Food Friday: Thai Iced Tea

Food Friday: Thai Iced Tea

Posted on 09. Oct, 2009 by in food, Thailand

Since my mom is such a fan of Thai iced tea (“cha yen” in Thai) and has been figuring out how to make it at home, I asked her to share what she’s learned so that you, too can have a thorough understanding of this tasty drink.


Guest Blogger: Julie Gridley

Are you familiar with Thai iced tea? If you’ve eaten at a Thai restaurant, it’s the creamy, sweet, tea-based beverage – often an orangey color. I had my first taste at our favorite Thai restaurant in Ft. Wayne when Lisa Ruggles offered me a sip. My reaction was something like “Wow, that’s kind of strange . . . . but I think I’d like another sip!” It had an interesting taste that I couldn’t quite identify. It was obviously a mix of flavors, but they blended together so well that it was hard to pick out the individual components. So I started asking waitresses at Thai restaurants what gives Thai iced tea its flavor. The usual response was, “It’s Thai tea.” ” OK, so what’s in Thai tea?” They didn’t seem to know – or perhaps they just didn’t know the English words for the ingredients. Jason and April found the same answer in Thailand! So I have been forced to pursue my own Internet research on the subject, and I’ve learned a few things about this tasty drink in the process.

I believe the reason it is such a challenge to figure out what goes into Thai tea is because the powdered concentrates are convenient and inexpensive and so are widely used. It is kind of like hot cocoa powder in the States – you can make your own, but most people don’t bother because it’s fast and cheap to use a ready-made mix. However, I did find one recipe for how to make the mix from scratch.

The bottom line is, the unique flavor of Thai tea comes from a mixture of black tea, star anise, vanilla, and cinnamon – sometimes including cloves, cardamom or ground tamarind.

The tea component is simply a strong black tea, which often has an orange-red color from food coloring.

Making the iced tea always involves sweetened condensed milk or another dairy component. I wanted to highlight this fact because it is why I find Thai iced tea to be the perfect thing to order when you’re being adventurous and trying a spicy dish. As many researchers have discovered, milk is the best thing to cool your tongue when you eat spicy food. So, if you’re unsure of the spice level of a dish you want to order at a Thai restaurant, use that as an excuse to splurge on a glass of delicious Thai iced tea – and think of April and Jason when you do!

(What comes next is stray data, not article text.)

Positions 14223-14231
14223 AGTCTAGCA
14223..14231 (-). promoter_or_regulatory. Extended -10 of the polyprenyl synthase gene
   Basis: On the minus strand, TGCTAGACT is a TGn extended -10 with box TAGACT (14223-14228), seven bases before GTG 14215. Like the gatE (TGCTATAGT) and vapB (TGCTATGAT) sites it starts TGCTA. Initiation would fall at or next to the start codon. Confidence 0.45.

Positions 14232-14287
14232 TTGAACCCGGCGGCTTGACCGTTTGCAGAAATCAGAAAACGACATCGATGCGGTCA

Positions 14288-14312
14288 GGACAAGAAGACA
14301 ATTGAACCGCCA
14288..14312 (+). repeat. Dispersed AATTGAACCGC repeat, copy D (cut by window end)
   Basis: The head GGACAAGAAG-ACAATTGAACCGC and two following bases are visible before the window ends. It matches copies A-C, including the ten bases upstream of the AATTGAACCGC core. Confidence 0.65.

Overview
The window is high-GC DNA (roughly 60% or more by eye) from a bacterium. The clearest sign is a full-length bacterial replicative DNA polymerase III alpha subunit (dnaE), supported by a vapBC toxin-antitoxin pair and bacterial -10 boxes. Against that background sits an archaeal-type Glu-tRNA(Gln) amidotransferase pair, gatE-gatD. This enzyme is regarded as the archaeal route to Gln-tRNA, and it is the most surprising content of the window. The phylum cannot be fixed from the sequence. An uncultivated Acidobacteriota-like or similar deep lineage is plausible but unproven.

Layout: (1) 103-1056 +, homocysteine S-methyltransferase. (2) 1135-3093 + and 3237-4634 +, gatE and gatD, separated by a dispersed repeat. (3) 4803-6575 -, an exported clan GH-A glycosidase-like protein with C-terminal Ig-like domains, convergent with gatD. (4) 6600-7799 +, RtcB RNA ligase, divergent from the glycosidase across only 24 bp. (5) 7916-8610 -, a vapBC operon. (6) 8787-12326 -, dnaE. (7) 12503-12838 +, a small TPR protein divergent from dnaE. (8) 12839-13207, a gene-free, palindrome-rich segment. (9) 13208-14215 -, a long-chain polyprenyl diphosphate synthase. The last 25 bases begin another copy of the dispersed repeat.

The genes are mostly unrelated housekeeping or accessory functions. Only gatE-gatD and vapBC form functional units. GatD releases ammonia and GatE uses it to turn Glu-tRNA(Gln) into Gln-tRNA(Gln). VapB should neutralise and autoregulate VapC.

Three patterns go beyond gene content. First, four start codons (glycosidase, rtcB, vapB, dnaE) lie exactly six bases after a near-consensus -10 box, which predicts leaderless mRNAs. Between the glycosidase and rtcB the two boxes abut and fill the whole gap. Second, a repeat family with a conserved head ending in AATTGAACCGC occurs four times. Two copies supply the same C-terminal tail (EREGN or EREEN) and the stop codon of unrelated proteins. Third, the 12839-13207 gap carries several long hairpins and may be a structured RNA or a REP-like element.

Julie Gridley

You can get cha yen at street vendors and 7Elevens all over the place.  However, my personal favorite is the version made by Our Home Coffee Shop.  It isn’t quite as sweet as others and has a bit of a bitter note to it.

How to Make Thai Iced Tea (Cha Yen):

1.  Start with 3 Teaspoons of dry Thai tea mix. I think finding an Asian grocery that carries it would be easier than making it from scratch.


2.  Measure out 1/4 cup (2 oz.) of sweetened condensed milk.


3. Run 1/2 cup (4 oz) hot water through the tea. Use an espresso machine or some sort of fine sieve or cheesecloth.


4. Add 1 Tablespoon evaporated milk.


5. Stir until well mixed.


6. Pour over a glass full of crushed ice. This, as well as other Thai drinks, is meant to be watered down by the ice melting. When it’s so hot all the time, you have to plan for the ice to melt quickly!


7.  Sip slowly and enjoy! If you drink it too fast, it will be quite concentrated (and may give you a caffeine rush!).  My favorite variation of this is to throw it all in the blender and make a sort of cha yen smoothie (the ice melts quicker :) ).

Bomb Makes Great Cha Yen

Bomb Makes Great Cha Yen

Have you experienced Thai iced tea?

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One Response to “Food Friday: Thai Iced Tea”

  1. Cherith

    10. Oct, 2009


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